International Staff Week CLIL talk
John O’Donoghue held a presentation during the TH Wildau International Staff Week that took place from 8 to 12 May 2023. This presentation was attended by eight of the seventeen guest lecturers from Belgium, the Czech Republic and France, who shared their experiences and ideas throughout the ninety-minute presentation. The talk provided a general introduction to CLIL and reported on the progress made in the CLIL4ALL project so far. The Czech participants from the Technical University of Ostrava were very positive about their experiences of teaching in English with their international students.
The contributions of the participants indicated that there was some confusion about the distinction between English as a Medium of Instruction (EMI) and CLIL as well as the place of English for Specific Purposes (ESP) in the courses that institutions of higher education offer to students. This indicates that there is a need for actively and clearly explaining the nature of the CLIL approach not only to content lecturers but also – indeed especially – to language experts. There were differences of opinion about code-switching, i.e. using the native language of most or all students in the classroom as a means to explain key terms or check comprehension. Is this method still justified if many students do not share this language and feel excluded in this process? There is, of course, no reason why other languages cannot be used in addition, although the teacher may not understand these translations.
One issue that arose during a discussion on the collaboration between content and language teachers concerned time. All agreed that this was a precious commodity and that by necessity the content teacher would need to reduce the amount of content in a CLIL setting to some extent in order to create time for focussing on language aspects. Another issue was that of regarding CLIL from what is essentially a terminological perspective. While appreciating the place of terminology in scaffolding, it is incorrect to regard the CLIL approach as simply supplying a list of key terms to students that comprises the specific disciplinary lexis they require to understand what is being taught. John emphasised the importance of phraseology (e.g., in terms of, in light of) as forming the glue that held texts together as well as conjunctions (e.g., while, provided, especially) that link clauses and sentences. These may prove to be of greater benefit to students rather than providing students with a list of decontextualised and isolated lexical items.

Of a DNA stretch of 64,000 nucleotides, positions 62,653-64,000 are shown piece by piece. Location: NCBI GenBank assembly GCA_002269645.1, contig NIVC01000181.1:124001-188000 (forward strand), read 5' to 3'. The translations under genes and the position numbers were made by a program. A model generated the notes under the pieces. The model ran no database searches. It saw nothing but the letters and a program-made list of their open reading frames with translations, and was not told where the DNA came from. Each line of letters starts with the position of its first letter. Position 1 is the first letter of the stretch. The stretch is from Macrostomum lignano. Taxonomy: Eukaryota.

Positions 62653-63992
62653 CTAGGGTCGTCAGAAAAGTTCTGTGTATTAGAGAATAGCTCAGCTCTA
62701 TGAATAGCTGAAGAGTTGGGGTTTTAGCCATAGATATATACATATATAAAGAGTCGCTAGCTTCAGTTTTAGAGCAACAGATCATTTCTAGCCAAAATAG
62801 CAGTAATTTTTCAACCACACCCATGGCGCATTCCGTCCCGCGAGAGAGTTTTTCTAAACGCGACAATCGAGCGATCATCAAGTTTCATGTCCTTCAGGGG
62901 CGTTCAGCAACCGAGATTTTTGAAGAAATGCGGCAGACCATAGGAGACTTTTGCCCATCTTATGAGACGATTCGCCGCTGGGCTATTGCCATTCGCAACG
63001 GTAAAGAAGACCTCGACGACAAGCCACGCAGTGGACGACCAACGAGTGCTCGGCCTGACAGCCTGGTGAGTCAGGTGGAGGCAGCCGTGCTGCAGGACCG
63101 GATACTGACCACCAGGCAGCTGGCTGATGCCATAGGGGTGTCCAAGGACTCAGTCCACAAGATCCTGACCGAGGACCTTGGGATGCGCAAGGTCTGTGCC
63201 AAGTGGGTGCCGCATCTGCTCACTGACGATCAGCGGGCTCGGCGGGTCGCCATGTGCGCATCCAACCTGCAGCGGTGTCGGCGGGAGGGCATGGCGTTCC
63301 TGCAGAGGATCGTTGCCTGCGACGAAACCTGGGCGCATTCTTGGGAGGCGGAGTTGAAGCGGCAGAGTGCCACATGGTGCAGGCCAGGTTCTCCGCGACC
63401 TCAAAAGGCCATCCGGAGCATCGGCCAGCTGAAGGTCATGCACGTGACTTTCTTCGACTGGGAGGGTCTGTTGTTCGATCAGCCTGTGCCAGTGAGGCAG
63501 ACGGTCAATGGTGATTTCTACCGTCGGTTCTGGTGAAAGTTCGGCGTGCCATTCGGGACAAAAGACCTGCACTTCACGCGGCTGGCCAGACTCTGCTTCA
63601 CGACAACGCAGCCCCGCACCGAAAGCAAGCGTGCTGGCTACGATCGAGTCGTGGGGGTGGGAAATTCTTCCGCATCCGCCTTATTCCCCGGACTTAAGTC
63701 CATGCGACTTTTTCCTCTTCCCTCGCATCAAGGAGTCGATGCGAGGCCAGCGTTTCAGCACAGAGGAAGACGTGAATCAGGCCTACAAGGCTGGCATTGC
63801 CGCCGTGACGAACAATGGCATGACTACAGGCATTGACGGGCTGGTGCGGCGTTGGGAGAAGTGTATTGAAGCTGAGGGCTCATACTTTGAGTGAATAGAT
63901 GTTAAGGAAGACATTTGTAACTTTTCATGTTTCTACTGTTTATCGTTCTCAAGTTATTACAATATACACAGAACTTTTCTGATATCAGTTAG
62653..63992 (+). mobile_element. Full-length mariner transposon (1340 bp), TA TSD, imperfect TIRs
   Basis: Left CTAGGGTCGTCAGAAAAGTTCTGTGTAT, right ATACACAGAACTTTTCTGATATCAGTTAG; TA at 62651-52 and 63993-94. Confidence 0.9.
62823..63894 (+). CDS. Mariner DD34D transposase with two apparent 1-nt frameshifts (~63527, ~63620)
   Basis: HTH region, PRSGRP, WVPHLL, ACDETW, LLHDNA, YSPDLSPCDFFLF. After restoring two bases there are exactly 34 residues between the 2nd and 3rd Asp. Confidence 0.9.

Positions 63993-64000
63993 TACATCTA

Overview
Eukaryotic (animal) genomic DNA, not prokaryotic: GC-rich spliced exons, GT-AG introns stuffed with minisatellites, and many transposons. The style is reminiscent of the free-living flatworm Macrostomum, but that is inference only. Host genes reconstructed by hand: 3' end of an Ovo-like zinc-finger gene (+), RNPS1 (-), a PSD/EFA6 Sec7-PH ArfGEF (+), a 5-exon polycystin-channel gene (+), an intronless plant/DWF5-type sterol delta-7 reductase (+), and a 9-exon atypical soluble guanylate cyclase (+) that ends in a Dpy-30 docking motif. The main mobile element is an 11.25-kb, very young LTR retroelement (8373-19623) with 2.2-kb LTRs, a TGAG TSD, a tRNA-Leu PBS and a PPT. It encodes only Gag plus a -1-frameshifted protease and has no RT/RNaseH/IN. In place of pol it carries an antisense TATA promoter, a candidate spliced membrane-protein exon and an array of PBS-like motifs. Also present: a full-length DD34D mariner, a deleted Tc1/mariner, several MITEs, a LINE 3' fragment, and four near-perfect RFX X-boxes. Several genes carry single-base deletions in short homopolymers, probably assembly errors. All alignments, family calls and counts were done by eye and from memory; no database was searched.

The talk was an enjoyable and fruitful experience illustrating how teaching and studying in a foreign or second language at third level is a topic that affects a wide range of teachers and throws up issues that are hotly debated and may sometimes only be pragmatically resolved in the specific situation. It is, nevertheless, important for practitioners to meet and share their ideas and experiences of how language and content can be integrated so that best practices are widely shared.